Revisiting the lesser-known wisdom of the founders.
90 years after Harvard adopted the SAT, it has become test-optional in the name of DIE. FIRE also ranked it as the worst university for free speech. Ken Griffin's recent $300 million donation to Harvard is a case study in conventional philanthropy - he could have practiced courageous dissident philanthropy by supporting UATX instead ;)
Aristoi is a great word. It's time to bring back noblesse oblige as well. Ameritocracy?
Great article but like your friend Peter Thiel said “what’s good for General Motors is good for America” sarcasm expressing that Technology companies like Facebook and Instagram have not provided all that much for society. Both aren’t big employers for Americans or produce great products. It’d be a net positive if Facebook got shut down today. Where as a productive vehicle company shutting down would be a bad thing
A useful call to action. If we have statesmen like Jefferson and Adams at present, it is not obvious. I think we should institute term limits to eliminate "career" legislators. This could bring many benefits, not least being making the elderly politicos go back home after, say, 12 years in DC. (Two senate terms, six house terms.) Fresh ideas, new energy.
"But what did the richest men of the age do in America — become dictators? No, far from it. They spent their talents and wealth building for the next generation: venerating the system, endowing new institutions, and passing on the promise of social dynamism."
The slight issue here is that elite they educated almost immediately went on to overthrow the American Republic, in favor of a managerial state in which they and their friends could forcefully tinker with every aspect of American life. Meanwhile the foundations they created quickly became vehicles for ideas that would have profoundly disgusted them. It doesn't seem like the natural elite are particularly good at delegating outside of their immediate skill-sets and so their resources quickly go towards creating and feeding the parasites that make their intervention so desirable.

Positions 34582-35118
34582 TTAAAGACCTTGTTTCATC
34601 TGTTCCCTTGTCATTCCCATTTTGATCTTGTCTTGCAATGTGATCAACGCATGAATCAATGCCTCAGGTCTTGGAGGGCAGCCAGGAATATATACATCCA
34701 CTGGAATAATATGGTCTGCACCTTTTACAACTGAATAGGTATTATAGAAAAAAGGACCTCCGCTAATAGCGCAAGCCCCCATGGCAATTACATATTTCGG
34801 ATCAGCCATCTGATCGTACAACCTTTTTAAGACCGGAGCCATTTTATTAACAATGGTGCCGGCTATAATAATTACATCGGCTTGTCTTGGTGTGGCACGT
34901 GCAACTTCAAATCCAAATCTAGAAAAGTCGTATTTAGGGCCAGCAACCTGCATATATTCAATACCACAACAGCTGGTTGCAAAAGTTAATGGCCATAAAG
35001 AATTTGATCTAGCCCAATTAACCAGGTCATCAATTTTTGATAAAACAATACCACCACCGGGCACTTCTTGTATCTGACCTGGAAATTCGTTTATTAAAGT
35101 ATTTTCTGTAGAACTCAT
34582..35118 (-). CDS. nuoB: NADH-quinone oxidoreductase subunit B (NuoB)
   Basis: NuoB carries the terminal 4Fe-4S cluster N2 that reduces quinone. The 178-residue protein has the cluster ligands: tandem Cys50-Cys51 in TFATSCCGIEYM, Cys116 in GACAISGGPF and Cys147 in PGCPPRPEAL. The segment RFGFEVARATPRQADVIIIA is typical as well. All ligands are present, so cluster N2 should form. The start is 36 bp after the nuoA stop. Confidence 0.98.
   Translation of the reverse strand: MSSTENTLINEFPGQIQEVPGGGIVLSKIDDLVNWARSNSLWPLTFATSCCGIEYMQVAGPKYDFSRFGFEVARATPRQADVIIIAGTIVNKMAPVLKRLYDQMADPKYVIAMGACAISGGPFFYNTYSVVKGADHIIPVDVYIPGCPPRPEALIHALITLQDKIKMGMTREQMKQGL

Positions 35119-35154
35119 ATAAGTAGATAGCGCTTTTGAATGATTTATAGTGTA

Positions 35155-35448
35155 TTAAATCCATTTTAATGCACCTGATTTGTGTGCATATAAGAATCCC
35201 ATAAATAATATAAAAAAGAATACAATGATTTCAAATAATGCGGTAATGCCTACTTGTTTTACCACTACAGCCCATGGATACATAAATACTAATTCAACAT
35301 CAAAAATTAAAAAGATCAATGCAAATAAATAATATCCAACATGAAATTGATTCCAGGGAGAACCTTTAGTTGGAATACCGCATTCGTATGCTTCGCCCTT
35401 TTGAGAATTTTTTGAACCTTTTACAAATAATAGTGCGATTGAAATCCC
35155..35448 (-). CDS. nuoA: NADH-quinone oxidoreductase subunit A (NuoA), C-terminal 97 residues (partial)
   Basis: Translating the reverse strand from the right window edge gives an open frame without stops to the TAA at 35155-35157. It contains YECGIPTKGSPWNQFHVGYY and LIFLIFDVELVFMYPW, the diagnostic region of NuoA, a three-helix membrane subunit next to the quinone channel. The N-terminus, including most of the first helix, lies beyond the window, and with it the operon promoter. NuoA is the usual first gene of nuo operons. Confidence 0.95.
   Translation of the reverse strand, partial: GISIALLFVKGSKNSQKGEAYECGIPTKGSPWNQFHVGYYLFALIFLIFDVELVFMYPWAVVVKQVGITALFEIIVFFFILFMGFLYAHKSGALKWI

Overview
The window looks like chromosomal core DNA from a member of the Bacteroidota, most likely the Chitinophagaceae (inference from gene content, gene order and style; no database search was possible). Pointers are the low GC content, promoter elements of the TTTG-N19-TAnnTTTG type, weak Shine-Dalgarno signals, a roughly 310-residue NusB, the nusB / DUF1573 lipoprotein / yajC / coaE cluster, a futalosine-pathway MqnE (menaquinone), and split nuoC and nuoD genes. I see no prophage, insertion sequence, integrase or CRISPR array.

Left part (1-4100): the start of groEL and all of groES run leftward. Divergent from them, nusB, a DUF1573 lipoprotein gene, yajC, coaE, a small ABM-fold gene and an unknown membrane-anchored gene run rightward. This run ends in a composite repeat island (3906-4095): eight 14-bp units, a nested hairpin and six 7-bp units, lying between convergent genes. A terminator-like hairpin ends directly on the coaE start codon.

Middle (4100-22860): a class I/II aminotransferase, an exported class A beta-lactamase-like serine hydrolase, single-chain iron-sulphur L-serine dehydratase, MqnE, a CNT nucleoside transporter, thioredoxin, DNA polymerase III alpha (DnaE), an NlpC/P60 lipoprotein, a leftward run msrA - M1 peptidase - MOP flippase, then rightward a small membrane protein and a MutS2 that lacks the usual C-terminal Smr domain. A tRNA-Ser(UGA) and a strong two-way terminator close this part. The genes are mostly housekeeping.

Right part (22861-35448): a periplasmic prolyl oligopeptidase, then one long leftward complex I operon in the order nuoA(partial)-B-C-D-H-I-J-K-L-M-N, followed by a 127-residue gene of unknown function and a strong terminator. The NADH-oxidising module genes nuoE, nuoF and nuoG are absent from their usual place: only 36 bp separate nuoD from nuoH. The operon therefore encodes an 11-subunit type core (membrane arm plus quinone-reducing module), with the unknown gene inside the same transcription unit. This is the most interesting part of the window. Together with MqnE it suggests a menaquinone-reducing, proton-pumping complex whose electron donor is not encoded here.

Perhaps we'd be better off if we could find a way to draft the wealthy into government decision-making.
If you want a good idea, read an old book.
This article misses one of our the largest problems in government: the 17th amendment. Our Senators were supposed to embody this natural aristocracy, and at the same time represent their state. Repeal of the 17th amendment would partially restore the SPQR balance originally in our Republic and in our constitution.
Aristotle explicitly identified three ruling classes: rule by one, by many, and by all. The Romans provided a good mix of the three, and the British government improved on it slightly. Our former system of senators, elected in smoke-filled rooms of state legislators, was far better than our popular election of the most partisan primary candidates.
Yes!!! I am a student of Don Lutz, and the concept of natural aristocracy and republican virtue were the foundations stones of our Constitution and Declaration.